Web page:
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Iyengar News Pratica Scienza

22 Ottobre 2022

Seasonality - Fall de-toxifying yoga sequence

Chiara M. Travisi

Sequence and explanations by @chiaratravisi, yoga illustrations by @svenjakarstens



The first sequence I am presenting deals with Fall and is focused on ‘de-toxifying’ the embodiment. Detox here does not have to do with a dietary prescription (which is far the most individual thing), but it regards how, through our yoga practice, we can become able of ‘touching’ some internal areas which are particularly related to the physiological functions of ‘digestion' and ‘de-toxification’, from the effects of what I’ve called the ‘climate outside’, but which are usually far away from the possibility of a direct contact. Yog-asanas and prāṇāyāma give us that ‘magic’ to create such a contact.


In this respect, the abdominal-lumbar area is the pivotal corporeal region to be contacted and stimulated during the practice for two main reasons. Firstly, the lower trunk is the central locus of digestion by processing the food in the gastrointestinal tract. Secondly, it also hosts the main organs responsible for maintaining the internal homeostasis of our body’s fluids (water and blood), and for detoxifying it from toxic compounds due to metabolites or to ingested material.


The sequence I propose is intended to work on the abdominal area as well as on the lumbar area and the diaphragm. Nonetheless, being a yoga practice, it exerts an impact also on our breath, brain and cognition which are also implicated in explaining the beneficial health effects of yoga currently studied by scientific research in many fields. Here in particular, the so-called brain-gut axis is taken into consideration. It refers to the way in which gut microbiota and brain communicate modulating effects on behavior. Emotional distress is known to disturb the autonomic nervous system and is associated to digestive distress which can manifest with different symptoms (Irritable-Bowel-Syndrome IBS, indigestion, acidity, dyspepsia, etc.).


The abdominal area is here ‘divided’ into three portions and the sequence is aimed at contacting and stimulating each of them. The upper digestive tract is where the stomach and liver are. The central part of the abdomen is mainly occupied by the gut; while the lower part is where bladder, rectum, prostate and uterus are. Kidneys and adrenals glands occupy the posterior part of the upper abdominal cavity. Moreover, being aware of research evidences that tend to establish a strong relationship between stress-related psychiatric symptoms such as anxiety with gastrointestinal disorders, I also pay attention to embodied practices that can help balance in the autonomic nervous system.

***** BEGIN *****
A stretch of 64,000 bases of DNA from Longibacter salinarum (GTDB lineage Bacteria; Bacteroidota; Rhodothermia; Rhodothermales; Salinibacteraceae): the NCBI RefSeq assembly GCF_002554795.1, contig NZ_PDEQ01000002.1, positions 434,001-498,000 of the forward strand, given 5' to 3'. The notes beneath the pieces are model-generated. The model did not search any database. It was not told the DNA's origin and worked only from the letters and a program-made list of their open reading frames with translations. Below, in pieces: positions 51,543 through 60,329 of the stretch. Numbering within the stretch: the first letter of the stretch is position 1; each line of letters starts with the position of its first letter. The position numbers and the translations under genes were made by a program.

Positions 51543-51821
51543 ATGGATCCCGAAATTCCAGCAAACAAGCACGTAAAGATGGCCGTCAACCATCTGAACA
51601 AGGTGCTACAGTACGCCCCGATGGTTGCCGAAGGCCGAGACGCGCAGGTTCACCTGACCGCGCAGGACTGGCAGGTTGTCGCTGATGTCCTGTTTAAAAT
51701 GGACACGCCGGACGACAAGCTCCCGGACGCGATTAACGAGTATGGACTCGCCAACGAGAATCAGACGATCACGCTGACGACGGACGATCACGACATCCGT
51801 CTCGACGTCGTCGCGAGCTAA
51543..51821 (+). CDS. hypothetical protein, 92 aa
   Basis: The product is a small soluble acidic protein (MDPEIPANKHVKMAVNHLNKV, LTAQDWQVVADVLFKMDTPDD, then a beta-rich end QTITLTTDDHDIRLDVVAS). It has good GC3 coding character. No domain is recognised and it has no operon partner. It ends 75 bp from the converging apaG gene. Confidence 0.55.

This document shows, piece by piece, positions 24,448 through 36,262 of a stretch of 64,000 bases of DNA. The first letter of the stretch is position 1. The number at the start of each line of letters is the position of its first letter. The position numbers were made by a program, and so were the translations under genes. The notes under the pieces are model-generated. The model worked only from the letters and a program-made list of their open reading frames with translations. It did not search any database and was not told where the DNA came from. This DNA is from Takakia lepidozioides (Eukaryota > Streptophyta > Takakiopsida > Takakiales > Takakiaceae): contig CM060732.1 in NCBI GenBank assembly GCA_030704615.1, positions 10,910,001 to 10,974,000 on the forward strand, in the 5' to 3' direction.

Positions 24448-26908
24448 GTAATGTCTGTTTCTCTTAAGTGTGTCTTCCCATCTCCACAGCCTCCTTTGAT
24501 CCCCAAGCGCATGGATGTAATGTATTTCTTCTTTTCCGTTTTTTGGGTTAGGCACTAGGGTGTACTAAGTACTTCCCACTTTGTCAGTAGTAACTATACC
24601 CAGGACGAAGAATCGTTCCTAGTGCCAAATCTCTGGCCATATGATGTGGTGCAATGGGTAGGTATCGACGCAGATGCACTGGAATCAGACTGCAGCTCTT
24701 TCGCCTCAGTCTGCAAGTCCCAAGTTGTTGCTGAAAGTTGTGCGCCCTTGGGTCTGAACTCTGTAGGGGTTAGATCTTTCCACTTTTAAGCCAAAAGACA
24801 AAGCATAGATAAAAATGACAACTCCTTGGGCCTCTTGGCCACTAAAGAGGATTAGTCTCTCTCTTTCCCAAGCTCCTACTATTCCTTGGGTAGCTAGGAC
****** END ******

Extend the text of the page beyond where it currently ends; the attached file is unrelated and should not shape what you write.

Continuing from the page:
Liver and stomach are in proximity to the diaphragm and the esophagus crosses its wall. Thus, the diaphragm is indirectly involved in the quality of their processes. In particular, stomach can suffer if the diaphragm lacks in elasticity. Both the diaphragm and the abdominal wall may become stiff and contracted as a consequence of chronic stress or dysfunctional emotions (such as anger, anxiety, fear and frustration). Chronic tension in the abdominal wall and diaphragm squeeze the abdominal organs which tend to lose their motility. Similarly, gravitational compression due to sedentary lifestyle hamper stomach and gut peristalsis.


When the body is under chronic stress, the sympathetic nervous system exerts its dominance over the digestive tract: the blood flow is severely curtailed as the blood is shunted instead to the large muscle of the body and this generate a sluggish blood supply in the abdomen cavity with reduced efficiency in the whole digestive system. Under such circumstances, digestion and peristalsis slow down and the absorption of nutrients into the vascular system is reduced, while acidity increases in the upper digestive tract leading to indigestion and heartburn. Continuous sitting posture typical of sedentary life-style is also detrimental for the structures which are closest to the perineum region (prostate, uterus, ladder and rectum). On the other hand, chronic stress can also induce a heightened bowel counteractivity, which is associated to Irritable-Bowel-Syndrome, IBS.


Liver is the central organ for de-toxification as one of its main functions is the rendering harmless of several substances such as alcohol or stocking persistent toxic compounds (such as DDT or Hg). It has a very high redundancy and regenerating capacity that makes it very resilient.


Kidneys are filtering organs and key elements in the body’s homeostatic mechanisms. They regulate the water balance in the body by hormonal release as well as the composition of some elements of the blood. It is the function of the urinary system to process the bloodstream, to extract all toxic metabolites from it and to homeostatically balance the levels of some its salt components. Adrenal glands produce hormones that contribute to regulate our metabolism, immune system, blood pressure, response to stress and other essential functions and are therefore very important in the body’s response and resilience to external stimuli.


The rationale of this yog-asana and  prāṇāyāma  sequence is to indirectly ‘stimulate’ each of these three parts of the abdominal cavity and exert a positive effect on the gut-brain axis thanks to meditative prāṇāyāma techniques. It is develped into six parts. Each part will be presented with an explanation in the coming posts.



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